Gary Adrian v. Carolyn W Colvin

Filing 18

MEMORANDUM AND OPINION by Magistrate Judge Victor B. Kenton re: APPLICATION for Order for Lifting Stay and Approving Proposed New Schedule 12 , MOTION to Stay Case 10 . This Memorandum Opinion will constitute the Courts fin dings of fact and conclusions of law. After reviewing the matter, the Court concludes that for the reasons set forth in the Memorandum, the Decision of the Commissioner must be reversed and the matter remanded for calculation and award of benefits. (rh)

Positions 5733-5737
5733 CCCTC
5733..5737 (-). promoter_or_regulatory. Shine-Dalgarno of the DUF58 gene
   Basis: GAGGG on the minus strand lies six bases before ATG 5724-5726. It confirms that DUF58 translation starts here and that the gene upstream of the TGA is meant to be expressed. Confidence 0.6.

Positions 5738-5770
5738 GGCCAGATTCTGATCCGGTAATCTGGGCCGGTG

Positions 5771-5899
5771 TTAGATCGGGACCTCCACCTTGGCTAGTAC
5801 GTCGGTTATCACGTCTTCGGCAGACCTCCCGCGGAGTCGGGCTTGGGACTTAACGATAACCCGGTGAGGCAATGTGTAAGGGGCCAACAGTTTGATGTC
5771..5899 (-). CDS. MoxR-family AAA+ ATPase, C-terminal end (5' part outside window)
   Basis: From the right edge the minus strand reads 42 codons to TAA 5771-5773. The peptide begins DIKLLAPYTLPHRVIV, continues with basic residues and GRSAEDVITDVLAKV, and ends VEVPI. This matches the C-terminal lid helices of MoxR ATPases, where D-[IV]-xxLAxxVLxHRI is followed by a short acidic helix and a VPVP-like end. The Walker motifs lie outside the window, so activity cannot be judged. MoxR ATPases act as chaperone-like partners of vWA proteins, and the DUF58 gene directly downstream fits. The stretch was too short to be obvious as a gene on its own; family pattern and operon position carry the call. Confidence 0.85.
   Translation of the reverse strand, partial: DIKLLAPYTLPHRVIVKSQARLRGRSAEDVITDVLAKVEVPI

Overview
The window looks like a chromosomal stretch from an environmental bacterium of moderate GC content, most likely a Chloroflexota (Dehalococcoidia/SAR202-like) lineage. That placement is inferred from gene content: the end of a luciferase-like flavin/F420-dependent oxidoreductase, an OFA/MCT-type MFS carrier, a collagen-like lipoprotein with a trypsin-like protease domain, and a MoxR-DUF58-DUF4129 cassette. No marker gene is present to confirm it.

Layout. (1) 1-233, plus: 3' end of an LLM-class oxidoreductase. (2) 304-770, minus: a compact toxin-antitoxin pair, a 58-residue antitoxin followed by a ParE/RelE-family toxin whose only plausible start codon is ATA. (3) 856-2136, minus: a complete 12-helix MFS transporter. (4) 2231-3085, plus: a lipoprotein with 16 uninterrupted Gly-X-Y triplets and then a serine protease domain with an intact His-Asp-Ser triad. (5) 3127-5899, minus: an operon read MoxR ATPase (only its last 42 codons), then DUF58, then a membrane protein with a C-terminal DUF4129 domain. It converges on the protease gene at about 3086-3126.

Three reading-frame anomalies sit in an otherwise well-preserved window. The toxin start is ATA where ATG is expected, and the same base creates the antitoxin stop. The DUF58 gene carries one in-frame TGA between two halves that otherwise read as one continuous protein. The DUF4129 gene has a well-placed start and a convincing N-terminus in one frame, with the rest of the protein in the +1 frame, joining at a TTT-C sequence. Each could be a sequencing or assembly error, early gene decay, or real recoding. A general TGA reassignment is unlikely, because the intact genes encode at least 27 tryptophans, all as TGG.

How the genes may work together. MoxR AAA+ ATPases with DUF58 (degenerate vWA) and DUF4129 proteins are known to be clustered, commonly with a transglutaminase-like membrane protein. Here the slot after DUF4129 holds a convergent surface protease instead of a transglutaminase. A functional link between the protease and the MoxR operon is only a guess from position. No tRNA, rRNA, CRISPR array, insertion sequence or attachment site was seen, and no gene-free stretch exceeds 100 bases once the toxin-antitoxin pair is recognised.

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1 2 3 4 5 6 UNITED STATES DISTRICT COURT CENTRAL DISTRICT OF CALIFORNIA WESTERN DIVISION 7 8 9 10 11 GARY ADRIAN, et al., 12 Plaintiffs, 13 14 v. 15 CAROLYN W. COLVIN, Acting Commissioner of Social Security, 16 Defendant. ) ) ) ) ) ) ) ) ) ) ) ) No. ED CV 13-00897-VBK MEMORANDUM OPINION AND ORDER (Social Security Case) 17 18 This matter is before the Court for review of the decision by the 19 Commissioner of Social Security denying Plaintiff’s application for 20 disability benefits. Pursuant to 28 U.S.C. §636(c), the parties have 21 consented that the case may be handled by the Magistrate Judge. The 22 action arises under 42 U.S.C. §405(g), which authorizes the Court to 23 enter judgment upon the pleadings and transcript of the Administrative 24 Record (“AR”) before the Commissioner. The parties have filed the 25 Joint Stipulation (“JS”), and the Commissioner has filed the certified 26 AR. 27 Plaintiff raises the following issues: 28 1. Whether the Administrative Law Judge (“ALJ”) properly 1 2 evaluated the opinions of the treating physician; 2. 3 4 consultative psychiatrist; and 3. 5 6 Whether the ALJ properly evaluated the opinions of the Whether the ALJ properly evaluated the opinions of the Agreed Medical Examiner. (JS at 3.) 7 8 Since the Court determines that the first issue is dispositive of 9 the outcome, the Court declines to address the second and third 10 issues. 11 This Memorandum Opinion will constitute the Court’s findings of 12 fact and conclusions of law. After reviewing the matter, the Court 13 concludes 14 Commissioner must be reversed and the matter remanded for calculation 15 of benefits. that for the reasons set forth, the Decision of the 16 17 I 18 THE ALJ FAILED TO PROPERLY EVALUATE THE OPINIONS 19 OF TREATING PHYSICIAN DR. STEIGER 20 Joylynn Adrian (“Claimant” or “Ms. Adrian”) originally filed her 21 application for a period of disability and disability insurance 22 benefits on May 29, 2007. (AR 350-352.) After administrative denials, 23 she requested and was granted a hearing on March 24, 2009 before an 24 ALJ, at which time Ms. Adrian testified, along with a medical expert 25 (“ME”), and vocational expert (“VE”). (AR 136-158.) 26 hearing was held on September 14, 2009 in which, again, testimony was 27 taken from Ms. Adrian and a VE. (AR 120-135.) 28 Decision denying benefits on November 5, 2009. (AR 162-173.) Pursuant 2 A supplemental The ALJ then issued a 1 to a request for review, the Appeals Council remanded the matter for 2 further administrative hearing. (AR 174-178.) 3 conducted a hearing on November 21, 2011, at which time testimony was 4 taken 5 representative of the estate of Joy Adrian, who had passed away during 6 the request for review procedure before the Appeals Council. (AR 105- 7 119.) 8 2011. (AR 26-47.) 9 leaving the December 13, 2011 Decision as the Commissioner’s final from a VE, an ME, and Gary Adrian, On remand, the ALJ as the heir and The ALJ then issued an unfavorable Decision on December 13, The Appeals Council denied a request for review, 10 Decision. The Court thus reviews that Decision in this civil action. 11 See 42 U.S.C. §§ 405(g); 1383(c). 12 Dr. Ralph N. Steiger acted as Plaintiff’s treating physician, and 13 also prepared a Medical Source Statement on October 10, 2007 at the 14 request of the Social Security Administration. (AR 580-582.) 15 upon his treatment of Ms. Adrian, Dr. Steiger opined that she would be 16 able to lift and carry up to 10 pounds occasionally and less than 10 17 pounds frequently; that she could stand/walk less than two hours per 18 workday; that she required a cane and a walker to ambulate; that she 19 could sit for only 15 to 30 minutes in an eight-hour workday; and that 20 she needs to alternate between sitting and standing every 5 to 10 21 minutes. (AR 580-581.) 22 the ALJ into the residual functional capacity (“RFC”) determined in 23 the Decision, the parties do not dispute that Ms. Adrian would have 24 been determined to be disabled for purposes of Social Security 25 benefits. 26 hypothetical restrictions to the VE which were in addition to those 27 posited by the ALJ at AR 125-126. 28 that the individual would be unable to sit more than two hours in an Based If these limitations had been incorporated by At the hearing before the ALJ, Ms. Adrian’s counsel posed 3 The additional restrictions were 1 eight-hour day. 2 that such an individual would be disabled because she would only be 3 able 4 employment. (AR 127.) 5 whether or not the ALJ provided legally sufficient reasons to reject 6 the restrictions on Ms. Adrian’s exertional abilities as determined by 7 Dr. Steiger. 8 that the ALJ failed to do that. to work Even before the VE responded, the ALJ “stipulated” four hours a day, which is less than full-time Thus, the Court’s decision comes down to For the reasons to be set forth, the Court determines 9 The Court must search the four corners of the ALJ’s Decision to 10 locate articulated “specific and legitimate” reasons for rejecting Dr. 11 Steiger’s opinion. 12 Cir. 1995). 13 evaluation of Dr. Steiger’s opinion in a neutral, unbiased fashion. 14 Unfortunately, that was not the case. 15 articulated an extreme bias against “medical records ... prepared in 16 the context of adversarial workers’ compensation claim[s].” (AR 37.) 17 He added the following: See Lester v. Chater, 81 F.3d 821, 830-31 (9th The Court must also presume that the ALJ approached the In his Decision, the ALJ 18 “The physicians retained by either party in the context of 19 workers’ compensation cases are often biased and do not 20 provide truly objective opinions. 21 physician in the context of a workers’ compensation claim 22 are 23 opinions. The claimant’s treating physician in the context 24 of a workers’ compensation claim often serves as an advocate 25 for the claimant and describes excessive limitations to 26 enhance the claimant’s financial recovery.” 27 often biased and do not (AR 37-38.) 28 4 The claimant’s treating provide truly objective 1 None of this bias is found in statute, Social Security 2 regulations, or Ninth Circuit decisions. 3 true. As noted by Judge Wistrich in his opinion in Booth v. Barnhart, 4 181 F.Supp.2d 1099 (C.D. Cal. 2002): 5 “Workers’ compensation In fact, the opposite is disability ratings are not 6 controlling in disability cases decided under the Social 7 Security Act, and the terms of art used in the California 8 workers’ compensation guidelines are not equivalent to 9 Social Security disability terminology. See Macri v. 10 Chater, 93 F.3d 540, 544 (9th Cir. 1996); Desrosiers v. 11 Secretary of Health and Human Services, 846 F.2d 573, 576 12 (9th Cir. 1988); see also Coria v. Heckler, 750 F.2d 245, 247 13 (3rd Cir. 1984)(‘The ALJ correctly noted that there are 14 different statutory tests for disability under workers’ 15 compensation statutes and under the Social Security Act.’); 16 20 C.F.R. 17 (Id. at 1104.) §§404.1504, 416.904.” 18 19 The ALJ must evaluate the opinions of physicians who examine and 20 treat individuals in the workers’ compensation scheme. Their opinions 21 cannot be ignored; the ALJ must draw logical inferences. 22 supra, 93 F.3d at 544. 23 See Macri, In this case, however, the distinction between Social Security 24 terms and workers’ compensation terms is not a factor. 25 because, at the request of the Social Security Administration, Dr. 26 Steiger completed a “Medical Source Statement - Physical” which, as 27 the Court has noted, contained Dr. Steiger’s evaluation of Ms. 28 Adrian’s ability to lift, sit, stand and/or walk, ambulate with the 5 That is 1 necessity of an assistive device, and alternate standing and sitting. 2 The 3 conclusions. 4 report that 5 Medical Source Statement. (AR 619-634.) Referencing only this report, 6 the ALJ wrote that in the workers’ compensation context, “permanent 7 and stationary” is not equivalent to the criteria used to determine 8 disability 9 Nevertheless, the ALJ indicated that he “has accounted for Dr. 10 Steiger’s opinion and has provided a residual functional capacity that 11 allows the claimant to stand or walk for two hours out of an eight- 12 hour workday, ...” (AR 43.) ALJ did not clearly or definitively reject Dr. Steiger’s Rather, he commented upon a permanent and stationary Dr. Steiger wrote several months after he completed the under the Social Security Act. (See AR at 42-43.) 13 Dr. Steiger had opined in his Medical Source Statement that Ms. 14 Adrian could stand or walk less than two hours in an eight-hour 15 workday. 16 Steiger’s opinion, he in fact implicitly rejected it without providing 17 any reason whatsoever. 18 disability determination, in that there is no dispute that if Ms. 19 Adrian was incapable of standing or walking for two hours out of an 20 eight-hour workday, she would be disabled. Moreover, the ALJ provided 21 no analysis or inclusion in the determined RFC of Dr. Steiger’s 22 opinion that Ms. Adrian needed a cane or a walker to ambulate, and 23 could sit for only 15 to 30 minutes in an eight-hour workday. Thus, while the ALJ stated that he “accounted for” Dr. Moreover, this limitation is crucial to the 24 Whether or not the ALJ chose to rely, instead, on the opinion of 25 the non-examining, testifying ME, the issue here is whether specific 26 and legitimate reasons were articulated in the ALJ’s Decision for 27 rejecting Dr. Steiger’s opinions. 28 there is no contradiction between the Medical Source Statement and the They clearly were not. 6 Moreover, 1 permanent 2 limitations. 3 workers’ compensation case, and thus only addressed whether Ms. 4 Adrian, 5 existing work. 6 Dr. Steiger went far beyond that, utilizing Social Security concepts 7 and terminology. 8 9 and as stationary report, with regard to exertional The latter report was prepared in the context of the a workers’ compensation claimant, could perform her In contrast, the Medical Source Statement prepared by Thus, the Court concludes that the ALJ failed to properly evaluate Dr. Steiger’s opinions, and in fact, gave no reason 10 whatsoever to reject them. As noted, if Dr. Steiger’s limitations had 11 been accepted, Plaintiff would have been determined to be disabled. 12 Thus, the question becomes what remedy is appropriate. 13 determines that here, the “Smolen” test is applicable. 14 Chater, 80 F.3d 1273, 1292 (9th Cir. 1996). 15 the ALJ failed to provide legally sufficient reasons to reject Dr. 16 Steiger’s 17 resolved, and that had Dr. Steiger’s opinions been credited, Ms. 18 Adrian would have been found disabled, the Court determines that the 19 remedy here must be a remand for calculation and award of benefits. 20 The Court is mindful that approximately seven years have passed since 21 Ms. Adrian’s disability application was filed, and two evidentiary 22 hearings were conducted. As Ms. Adrian is deceased, the record cannot 23 be expanded. opinion, that there are no The Court See Smolen v. Based on the fact that outstanding issues to be 24 Because the first issue is dispositive as to the question of 25 disability, the Court determines that it need not address Plaintiff’s 26 second and third issues. 27 // 28 // 7 1 2 3 Consequently, the Decision of the Commissioner is reversed, and the matter is remanded for calculation and award of benefits. IT IS SO ORDERED. 4 5 6 DATED: February 5, 2014 /s/ VICTOR B. KENTON UNITED STATES MAGISTRATE JUDGE 7 8 9 10 11 12 13 14 15 16 17 18 19 20 21 22 23 24 25 26 27 28 8